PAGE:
13 13 96

Level 1,
Manchester Unity Building, 220 Collins St, Melbourne

Are there ways to avoid dental problems?

There is an age-old saying that prevention is better than cure, which certainly rings true in dentistry. People who wait long periods between dental exams, pay little notice to their daily oral hygiene and have a diet high in sugar and acid will notice increased dental problems as a result.

The Australian Dental Association reports that tooth decay is this country’s most prevalent health problem; it’s also one of Australia’s most costly diet-related diseases. After dental decay, the next most common dental problems, according to the Australian Institute of Health and Welfare, are:

  • gum disease (periodontal disease); and
  • tooth loss.

Tooth decay is the destruction of tooth enamel caused by a combination of plaque and poor diet. Regular and copious consumption of food or drinks high in sugar and acid will erode the protective enamel layer of the teeth, leaving a less mineralised and more vulnerable root cover exposed. A change to a diet consisting of foods and drinks low in sugar and acid will help to avoid dental decay.

It is possible to have disease, injury and malformation in the teeth, jaw and mouth but not experience pain or discomfort. Also, there are links between oral and systemic health, including the following conditions: human papillomavirus (HPV), HIV/AIDS, osteoporosis, obesity, coronary heart disease, cardiovascular disease, diabetes, stroke and autoimmune disorders such as rheumatoid arthritis.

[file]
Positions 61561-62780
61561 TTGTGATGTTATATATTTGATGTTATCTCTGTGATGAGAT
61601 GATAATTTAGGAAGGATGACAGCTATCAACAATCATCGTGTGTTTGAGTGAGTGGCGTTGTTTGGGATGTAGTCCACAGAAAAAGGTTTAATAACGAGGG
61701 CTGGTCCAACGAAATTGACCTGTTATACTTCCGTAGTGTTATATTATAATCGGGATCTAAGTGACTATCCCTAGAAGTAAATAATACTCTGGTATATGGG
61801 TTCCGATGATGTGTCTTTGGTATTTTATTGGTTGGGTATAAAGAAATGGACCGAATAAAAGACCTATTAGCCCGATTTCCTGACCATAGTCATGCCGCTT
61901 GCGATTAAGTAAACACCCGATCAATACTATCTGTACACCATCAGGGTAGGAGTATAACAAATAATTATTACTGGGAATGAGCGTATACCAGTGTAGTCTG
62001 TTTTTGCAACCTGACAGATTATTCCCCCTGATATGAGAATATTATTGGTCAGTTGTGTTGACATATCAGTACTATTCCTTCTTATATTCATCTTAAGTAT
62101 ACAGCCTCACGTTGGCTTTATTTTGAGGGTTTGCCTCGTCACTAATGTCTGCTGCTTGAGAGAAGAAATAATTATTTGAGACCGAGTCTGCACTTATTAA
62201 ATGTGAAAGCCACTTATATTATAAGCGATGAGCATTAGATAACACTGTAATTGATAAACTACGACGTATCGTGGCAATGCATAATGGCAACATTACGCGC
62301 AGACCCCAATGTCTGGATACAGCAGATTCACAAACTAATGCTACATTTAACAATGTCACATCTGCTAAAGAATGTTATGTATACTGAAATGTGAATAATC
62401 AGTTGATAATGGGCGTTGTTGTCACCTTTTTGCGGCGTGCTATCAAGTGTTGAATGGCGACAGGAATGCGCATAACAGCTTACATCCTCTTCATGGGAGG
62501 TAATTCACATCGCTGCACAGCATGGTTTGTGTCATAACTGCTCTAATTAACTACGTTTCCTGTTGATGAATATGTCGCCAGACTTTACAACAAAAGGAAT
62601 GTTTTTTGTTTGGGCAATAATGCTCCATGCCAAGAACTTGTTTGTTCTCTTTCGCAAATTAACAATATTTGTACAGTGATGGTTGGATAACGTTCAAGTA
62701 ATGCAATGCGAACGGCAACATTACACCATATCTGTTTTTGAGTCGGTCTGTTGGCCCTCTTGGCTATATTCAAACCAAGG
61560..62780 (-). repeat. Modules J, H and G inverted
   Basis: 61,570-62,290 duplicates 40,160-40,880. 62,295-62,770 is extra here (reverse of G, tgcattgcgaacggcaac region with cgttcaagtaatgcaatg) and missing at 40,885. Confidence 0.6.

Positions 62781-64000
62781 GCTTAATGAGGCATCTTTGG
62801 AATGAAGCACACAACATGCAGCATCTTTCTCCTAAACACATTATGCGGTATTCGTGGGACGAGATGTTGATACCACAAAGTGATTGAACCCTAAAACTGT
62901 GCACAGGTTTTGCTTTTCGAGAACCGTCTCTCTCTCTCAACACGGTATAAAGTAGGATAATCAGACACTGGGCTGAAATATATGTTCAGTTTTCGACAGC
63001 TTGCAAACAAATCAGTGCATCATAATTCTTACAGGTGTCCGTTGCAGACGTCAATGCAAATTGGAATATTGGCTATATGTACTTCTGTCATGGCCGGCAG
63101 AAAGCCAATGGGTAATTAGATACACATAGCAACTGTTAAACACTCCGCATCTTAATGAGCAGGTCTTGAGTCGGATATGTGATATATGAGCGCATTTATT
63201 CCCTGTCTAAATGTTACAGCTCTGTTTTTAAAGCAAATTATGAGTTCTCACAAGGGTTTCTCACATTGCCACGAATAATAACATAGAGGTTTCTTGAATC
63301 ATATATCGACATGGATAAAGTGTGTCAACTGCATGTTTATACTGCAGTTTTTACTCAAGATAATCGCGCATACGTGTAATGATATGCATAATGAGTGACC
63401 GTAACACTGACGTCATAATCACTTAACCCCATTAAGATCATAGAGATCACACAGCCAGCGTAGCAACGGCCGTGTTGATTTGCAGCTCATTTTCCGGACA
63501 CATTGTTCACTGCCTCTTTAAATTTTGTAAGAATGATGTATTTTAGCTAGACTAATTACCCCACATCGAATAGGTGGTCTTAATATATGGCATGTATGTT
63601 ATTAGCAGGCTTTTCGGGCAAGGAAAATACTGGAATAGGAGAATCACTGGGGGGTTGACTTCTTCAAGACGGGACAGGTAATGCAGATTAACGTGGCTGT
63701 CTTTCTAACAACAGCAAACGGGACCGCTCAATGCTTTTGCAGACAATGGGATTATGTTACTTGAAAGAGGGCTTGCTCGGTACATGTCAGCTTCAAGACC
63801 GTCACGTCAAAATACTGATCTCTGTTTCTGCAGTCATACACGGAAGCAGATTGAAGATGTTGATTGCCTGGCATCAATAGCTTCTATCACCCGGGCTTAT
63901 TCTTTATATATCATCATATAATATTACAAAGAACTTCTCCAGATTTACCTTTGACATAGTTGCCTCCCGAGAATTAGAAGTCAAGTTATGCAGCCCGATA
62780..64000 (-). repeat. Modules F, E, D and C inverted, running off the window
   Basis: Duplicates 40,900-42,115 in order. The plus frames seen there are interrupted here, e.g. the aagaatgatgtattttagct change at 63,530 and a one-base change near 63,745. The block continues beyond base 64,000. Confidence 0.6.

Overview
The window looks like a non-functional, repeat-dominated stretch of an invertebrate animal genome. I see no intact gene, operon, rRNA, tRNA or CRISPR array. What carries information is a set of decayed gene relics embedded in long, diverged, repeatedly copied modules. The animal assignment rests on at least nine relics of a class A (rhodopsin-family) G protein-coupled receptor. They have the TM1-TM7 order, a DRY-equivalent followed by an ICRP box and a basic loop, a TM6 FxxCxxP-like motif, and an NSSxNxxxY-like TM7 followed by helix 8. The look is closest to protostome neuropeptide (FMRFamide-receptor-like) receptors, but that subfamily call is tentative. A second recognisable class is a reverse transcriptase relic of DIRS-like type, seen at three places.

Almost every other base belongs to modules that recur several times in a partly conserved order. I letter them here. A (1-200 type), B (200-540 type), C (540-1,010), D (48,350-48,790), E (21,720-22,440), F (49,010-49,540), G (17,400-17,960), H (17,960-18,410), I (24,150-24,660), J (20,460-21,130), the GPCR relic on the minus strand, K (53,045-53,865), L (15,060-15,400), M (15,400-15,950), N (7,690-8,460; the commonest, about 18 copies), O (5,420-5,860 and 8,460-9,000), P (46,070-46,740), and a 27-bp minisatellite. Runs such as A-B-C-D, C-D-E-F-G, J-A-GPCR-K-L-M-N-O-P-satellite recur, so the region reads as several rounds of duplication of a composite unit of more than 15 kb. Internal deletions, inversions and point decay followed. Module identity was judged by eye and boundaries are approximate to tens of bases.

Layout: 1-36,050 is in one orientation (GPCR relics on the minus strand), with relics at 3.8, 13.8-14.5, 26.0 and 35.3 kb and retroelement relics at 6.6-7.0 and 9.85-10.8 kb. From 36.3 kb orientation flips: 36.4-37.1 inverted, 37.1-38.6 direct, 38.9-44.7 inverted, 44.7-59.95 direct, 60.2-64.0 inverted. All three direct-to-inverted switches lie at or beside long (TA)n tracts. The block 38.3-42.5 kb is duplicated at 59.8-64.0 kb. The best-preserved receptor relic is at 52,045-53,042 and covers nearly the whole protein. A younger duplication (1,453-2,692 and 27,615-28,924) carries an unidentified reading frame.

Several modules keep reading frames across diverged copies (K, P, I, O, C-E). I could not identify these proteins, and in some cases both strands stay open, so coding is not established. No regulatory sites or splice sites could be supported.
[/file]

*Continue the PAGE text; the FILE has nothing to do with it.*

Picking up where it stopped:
Therefore, a crucial step in avoiding overall health problems is to regularly see your dentist and dental hygienist for examination. The dentist will visually examine the hard and soft tissues in your mouth, collect a medical history and take X-rays to help identify and diagnose any dental problems. The dental hygienist will examine the soft tissues for any indication of gum disease, provide treatment to restore your mouth to a healthy state, and encourage ideal oral hygiene to reduce the risk of chronic gum disease.

Research suggests that Australians have become too complacent about oral care, despite the fact that the World Health Organization has identified that oral hygiene is an “essential component to overall health and important to our wellbeing”. The basis of good oral hygiene is to effectively remove sticky, colourless bacteria known as plaque. Plaque adheres to the hard and soft tissues in the mouth and contributes to tooth decay and gum disease.

Oral hygiene requirements will vary among individuals, based on risk and need. At Smile Solutions our dentists and dental hygienists work together to inform patients of the most effective products for use in their oral health – such as toothbrushes, toothpastes, mouthwash and any specialty dental products. We work closely with you to provide a tailored preventative approach.

ways avoid dental problems

A simple regimen to avoid dental problems is as follows:

  • Brush twice daily with fluoride toothpaste to reduce risk of decay.
  • Adopt inter-dental cleaning to remove food trapped between teeth.
  • Eat balanced meals low in sugar and acid.
  • Limit snacking.
  • Have dental sealants placed where necessary.
  • Visit your dentist and dental hygienist regularly for oral examinations and professional cleanings.

The good news is that the majority of dental diseases are avoidable. Sometimes preventive measures alone are not enough, so it’s important to work closely with your dentist and dental hygienist to establish risk and a tailored dental program.


COVID-19 Information